“Sin City: A Dame to Kill For”: What’s black and white and ridiculous all over?


“Sin City: A Dame to Kill For” is now playing at Point, Eastgate, Star Cinema and Sundance. R, 1:42, two stars out of four.

Here’s the news from Sin City, where all the men are strong, the women are good-looking and the plotting is below average.

The original “Sin City” in 2005 was junk, but it was visually arresting junk. A collaboration between graphic novel legend Frank Miller and director Robert Rodriguez evoked the spirit of Miller’s hardboiled noir stories. Live actors were placed in an animated world of CGI and rotoscoping, black and white and blood red all over. It was like Rodriguez’s ‘Spy Kids” series, but for adults, and by adults I mean 15-year-old boys.

Now the duo is back with more of Miller’s stories, and while the visual palette looks a little retro in 2014, it still packs a punch. I particularly like when the actors turn into animatedwhite-on-black silhouettes that pop off the screen. The farther “Sin City” gets from reality, the better it is.

Unfortunately, the stories this time around just aren’t nearly as interesting, as another bunch of dim-witted antiheroes get thrown out of windows, drive red convertibles, and bed beautiful women who only wear lingerie (if that). The franchise already feels exhausted, scraping the top layer of “cool” off of noir fiction without any clue of the depths beneath.

The slab-faced Marv (Mickey Rourke), a psychotic knight errant, was the most interesting character in the first “Sin City,” and he’s back for more. But disappointingly, he only gets a violent short episode at the beginning, and then basically serves as backup muscle for the other main characters in their episodes.

They include Josh Brolin as a man with a past (“Don’t let the monster out!”) who gets entangled with a femme fatale (Eva Green, rarely clothed) and Joseph Gordon-Levitt as a poker ace who beats a villainous senator (returning Powers Boothe) at the table, oblivious to Kenny Rogers’ advice about knowing when to walk away and knowing when to run. The third chapter brings back Jessica Alba as stripper-with-a-heart-of-gold Nancy, out to avenge the death of gumshoe Hartigan (Bruce Willis, back in “I am dead people” ghost mode).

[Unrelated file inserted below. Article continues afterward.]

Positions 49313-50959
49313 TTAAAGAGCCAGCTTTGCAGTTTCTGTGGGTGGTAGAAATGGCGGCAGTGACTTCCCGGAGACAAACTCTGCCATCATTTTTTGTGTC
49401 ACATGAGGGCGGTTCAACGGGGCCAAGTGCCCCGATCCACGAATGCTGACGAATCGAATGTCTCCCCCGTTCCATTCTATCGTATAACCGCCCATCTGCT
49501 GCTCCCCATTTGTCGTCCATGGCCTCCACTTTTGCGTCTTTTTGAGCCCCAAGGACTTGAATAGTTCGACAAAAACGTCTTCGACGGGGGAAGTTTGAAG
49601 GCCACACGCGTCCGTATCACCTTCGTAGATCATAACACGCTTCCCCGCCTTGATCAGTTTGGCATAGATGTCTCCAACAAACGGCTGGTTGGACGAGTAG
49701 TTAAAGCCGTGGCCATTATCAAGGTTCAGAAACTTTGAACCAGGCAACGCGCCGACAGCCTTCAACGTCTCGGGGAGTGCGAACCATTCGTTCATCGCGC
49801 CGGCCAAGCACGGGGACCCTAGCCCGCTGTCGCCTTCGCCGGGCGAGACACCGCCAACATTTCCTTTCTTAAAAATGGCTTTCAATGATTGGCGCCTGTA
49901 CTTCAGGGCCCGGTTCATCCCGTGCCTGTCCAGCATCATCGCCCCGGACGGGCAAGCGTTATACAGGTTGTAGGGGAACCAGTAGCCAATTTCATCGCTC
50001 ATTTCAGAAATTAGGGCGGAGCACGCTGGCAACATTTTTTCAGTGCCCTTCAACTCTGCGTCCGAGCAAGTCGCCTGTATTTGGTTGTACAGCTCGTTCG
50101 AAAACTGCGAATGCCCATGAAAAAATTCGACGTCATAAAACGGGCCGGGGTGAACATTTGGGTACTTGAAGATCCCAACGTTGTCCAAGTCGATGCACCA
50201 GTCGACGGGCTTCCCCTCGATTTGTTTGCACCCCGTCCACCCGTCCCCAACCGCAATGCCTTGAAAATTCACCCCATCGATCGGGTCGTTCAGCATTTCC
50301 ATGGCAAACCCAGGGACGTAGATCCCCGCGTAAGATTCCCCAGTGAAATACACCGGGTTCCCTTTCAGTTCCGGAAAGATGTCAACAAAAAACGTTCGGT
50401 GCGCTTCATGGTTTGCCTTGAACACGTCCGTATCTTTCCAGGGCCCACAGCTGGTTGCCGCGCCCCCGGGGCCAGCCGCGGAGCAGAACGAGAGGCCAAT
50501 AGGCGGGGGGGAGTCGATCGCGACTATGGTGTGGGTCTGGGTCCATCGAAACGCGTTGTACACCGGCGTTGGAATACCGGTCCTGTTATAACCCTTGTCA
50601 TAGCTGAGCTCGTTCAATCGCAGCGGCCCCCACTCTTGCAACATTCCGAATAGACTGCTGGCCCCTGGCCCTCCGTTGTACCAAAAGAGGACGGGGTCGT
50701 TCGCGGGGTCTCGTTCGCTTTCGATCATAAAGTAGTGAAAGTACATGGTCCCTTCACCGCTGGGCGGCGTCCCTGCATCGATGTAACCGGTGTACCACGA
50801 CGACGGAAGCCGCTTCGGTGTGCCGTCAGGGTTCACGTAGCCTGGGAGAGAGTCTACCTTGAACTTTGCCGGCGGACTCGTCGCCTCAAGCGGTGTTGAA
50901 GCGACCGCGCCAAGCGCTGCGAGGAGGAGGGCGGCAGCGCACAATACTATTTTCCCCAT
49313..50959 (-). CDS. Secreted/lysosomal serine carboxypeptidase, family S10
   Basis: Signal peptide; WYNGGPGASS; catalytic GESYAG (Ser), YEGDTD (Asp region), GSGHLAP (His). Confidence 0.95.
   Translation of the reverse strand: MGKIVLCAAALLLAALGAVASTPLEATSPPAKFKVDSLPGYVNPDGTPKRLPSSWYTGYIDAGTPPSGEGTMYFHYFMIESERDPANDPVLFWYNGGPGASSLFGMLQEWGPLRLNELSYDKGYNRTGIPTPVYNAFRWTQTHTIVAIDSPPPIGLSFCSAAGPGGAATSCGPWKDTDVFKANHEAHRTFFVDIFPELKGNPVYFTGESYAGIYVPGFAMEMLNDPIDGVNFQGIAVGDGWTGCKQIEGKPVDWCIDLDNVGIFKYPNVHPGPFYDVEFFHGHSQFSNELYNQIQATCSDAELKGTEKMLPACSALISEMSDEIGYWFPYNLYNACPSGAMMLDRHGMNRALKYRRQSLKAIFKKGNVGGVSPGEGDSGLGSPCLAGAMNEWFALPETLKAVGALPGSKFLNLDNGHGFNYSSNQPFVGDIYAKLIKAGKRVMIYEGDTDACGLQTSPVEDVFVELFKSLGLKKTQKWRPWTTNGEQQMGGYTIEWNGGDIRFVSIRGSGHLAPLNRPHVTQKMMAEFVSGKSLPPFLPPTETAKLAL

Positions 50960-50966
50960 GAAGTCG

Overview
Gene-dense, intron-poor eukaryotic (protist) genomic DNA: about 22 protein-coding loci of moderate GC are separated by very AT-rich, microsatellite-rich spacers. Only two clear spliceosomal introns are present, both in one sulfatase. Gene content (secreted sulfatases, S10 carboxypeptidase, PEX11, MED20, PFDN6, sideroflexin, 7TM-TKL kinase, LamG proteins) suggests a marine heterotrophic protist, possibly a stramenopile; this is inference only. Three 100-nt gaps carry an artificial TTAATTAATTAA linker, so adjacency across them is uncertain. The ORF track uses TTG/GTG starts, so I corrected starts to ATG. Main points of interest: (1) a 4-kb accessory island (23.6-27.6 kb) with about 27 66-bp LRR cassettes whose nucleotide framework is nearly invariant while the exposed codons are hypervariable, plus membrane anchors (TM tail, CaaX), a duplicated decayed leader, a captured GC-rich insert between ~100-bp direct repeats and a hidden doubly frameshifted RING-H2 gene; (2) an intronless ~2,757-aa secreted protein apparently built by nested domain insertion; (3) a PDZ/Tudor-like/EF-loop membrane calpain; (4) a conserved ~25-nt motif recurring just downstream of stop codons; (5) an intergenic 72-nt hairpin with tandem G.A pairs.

Guns blaze, lips curl, and heads explode in showers of red and white. But the film lacks the pulpy richness of the original tales, and the seedy fascination that the miserable Basin City once evoked is gone. The film is loaded with star cameos, including Lady Gaga as a diner waitress, and I think I saw “Boyhood” director Richard Linklater in a blink-and-you’ll-miss-him appearance as a motorcycle thug. As in the “Spy Kids” and “Machete” franchises, Rodriguez always seems to be going for the “Whoa!” moment rather than building something interesting.

What else do you expect from a comic-book movie, one might argue? But that’s unfair to comic books — there are noir tales out there being written by the likes of Ed Brubaker and Greg Rucka that are every bit as violent and “cool” as “Sin City,” but far richer and more compelling. Those books all owe a debt to “Sin City,” but like the terrible Steven Tyler song that plays over the closing credits, it’s no longer nearly as edgy as it thinks it is.




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